Last summer I met Michel Garcia at ISEND 2011 natural dye conference in France and later took a three day workshop with him using his innovative sugar and lime vats. These indigo vats use fruit sugar as the reducing agent instead of either the tradional fermentation process which result in reduction, or the modern chemicals which do the same. For those baffled by the whole indigo dyeing process reduction is the process by which the insoluble blue powder of indigo (more correctly called ndigotin) is turned into its soluble dyeing form. See it as one chemical biting a bit off another and changing it so it is soluble and will dye. The oxygen in the air will change it back. and the fibres go from yellow to blue. Confused? Read on.
I wrote about making up a lime fructose ( fruit sugar vat) last year and Leena has written an excellent and very thorough account of her experiments with the sugar lime vats. Jane Deane also has a fascinating series of posts about her experiments too with the 123 vat including her use of henna snd bananas
I didn't get to them till yesterday ( Monday) so they sat in the fridge for two days .
I had no idea how much indigo the bananas would reduce or to put it another way I had no idea how much fruit sugar the bananas would contain. The significance of this is that Michel uses the ingredient of his vat in proportions. Hence it's title the 123 vat: I part indigo to two parts sugar to three parts lime ( the lime being calcium hydroxide).
- I mixed 5g of indigotin powder to a paste with hot water.
- I poured 2 litres of very hot water into a stainless steel pan. This is not a vat that has to be kept hot but is a vat that needs to be started hot at 80 degrees C.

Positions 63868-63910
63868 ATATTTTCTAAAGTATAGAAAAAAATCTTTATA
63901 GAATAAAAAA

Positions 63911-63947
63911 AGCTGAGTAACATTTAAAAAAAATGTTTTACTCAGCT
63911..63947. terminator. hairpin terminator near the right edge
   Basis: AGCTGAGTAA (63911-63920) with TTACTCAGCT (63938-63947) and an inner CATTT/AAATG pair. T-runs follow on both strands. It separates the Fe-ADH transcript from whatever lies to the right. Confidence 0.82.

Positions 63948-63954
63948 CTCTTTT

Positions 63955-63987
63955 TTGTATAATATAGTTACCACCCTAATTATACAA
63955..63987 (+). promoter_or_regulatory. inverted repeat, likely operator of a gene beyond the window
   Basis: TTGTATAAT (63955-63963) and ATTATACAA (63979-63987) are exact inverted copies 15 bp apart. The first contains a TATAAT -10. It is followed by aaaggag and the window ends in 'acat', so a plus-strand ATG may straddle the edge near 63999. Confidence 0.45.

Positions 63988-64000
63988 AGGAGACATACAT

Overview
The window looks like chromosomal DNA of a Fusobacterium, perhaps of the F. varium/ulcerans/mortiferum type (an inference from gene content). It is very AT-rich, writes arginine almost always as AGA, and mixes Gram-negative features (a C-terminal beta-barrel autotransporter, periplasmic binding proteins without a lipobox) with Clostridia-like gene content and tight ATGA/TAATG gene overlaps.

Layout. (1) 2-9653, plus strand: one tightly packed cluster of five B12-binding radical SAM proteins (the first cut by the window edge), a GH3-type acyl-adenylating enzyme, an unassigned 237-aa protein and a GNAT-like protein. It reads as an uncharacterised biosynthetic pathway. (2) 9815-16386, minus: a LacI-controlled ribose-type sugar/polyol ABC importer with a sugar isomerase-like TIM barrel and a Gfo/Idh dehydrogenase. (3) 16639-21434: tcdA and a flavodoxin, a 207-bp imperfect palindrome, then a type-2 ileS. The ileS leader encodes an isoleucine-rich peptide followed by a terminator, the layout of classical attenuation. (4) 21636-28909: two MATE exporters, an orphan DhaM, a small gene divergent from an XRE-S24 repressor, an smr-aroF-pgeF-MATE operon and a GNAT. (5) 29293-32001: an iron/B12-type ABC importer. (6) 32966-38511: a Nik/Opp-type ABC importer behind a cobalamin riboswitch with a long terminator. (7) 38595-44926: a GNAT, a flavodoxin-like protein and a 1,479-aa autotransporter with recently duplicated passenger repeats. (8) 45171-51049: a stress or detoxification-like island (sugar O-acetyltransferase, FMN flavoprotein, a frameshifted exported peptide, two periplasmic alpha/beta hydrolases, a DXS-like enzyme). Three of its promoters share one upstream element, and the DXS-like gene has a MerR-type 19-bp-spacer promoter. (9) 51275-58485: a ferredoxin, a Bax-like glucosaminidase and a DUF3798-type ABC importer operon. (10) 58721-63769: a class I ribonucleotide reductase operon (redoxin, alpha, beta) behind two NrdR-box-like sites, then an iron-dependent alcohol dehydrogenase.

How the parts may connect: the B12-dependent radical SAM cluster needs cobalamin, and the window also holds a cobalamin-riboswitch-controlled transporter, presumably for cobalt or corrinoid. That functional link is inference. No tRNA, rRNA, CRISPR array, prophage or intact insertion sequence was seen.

- I added the bananas, skins and all, and mushed them up.
- I poured in the indigo paste, stirred
- I added 15g of calcium hydroxide stirred and checked the pH which was at 10.
- This is what the vat looked like straight away.
The bubbles are now bluer and there is a scum of indigo spread finely over the surface. This look to the vat is quite typical of lime vats -(the other one being the zInc lime vat) However in retrospect I think I should have stirred it and that this would have concentrated the bubbles in the centre.
Then I added pieces of cotton -dry. MIchel does this and it is also a shibori technique for keeping your patterns very crisp. It definitely works better when the pH is high as it is in this case
One of the differnt things about this vat is that Michel puts the fabric in dry, scrunches it around in the vat and pulls it out so the fabric is only immersed for a minute or less . However some others using this vat have reported a rapid fade of colour. Michel is a chemist and my chemistry is an A Level taken forty years ago so I bow to his superior knowledge but my gut feeling is that indigotin needs time to move through the fabric so I left mine in for 15 minutes the first time - in the vat which had been standing for ten miutes- then for half an hour or so inadvertantly in the vat which had been sitting for half an dhour. This latter vat appeared to be the more reduced vat too.
|Pulling cotton out of the vat-ignore the red I think it was just the flash|
The cotton is going blue. It came out of the vat looking much greener but had already started to change by the time I got the gloves off and picked up the camera. .
Dyed cotton a little blotchy -which might be caused by me not moving it around enough but a nice blue.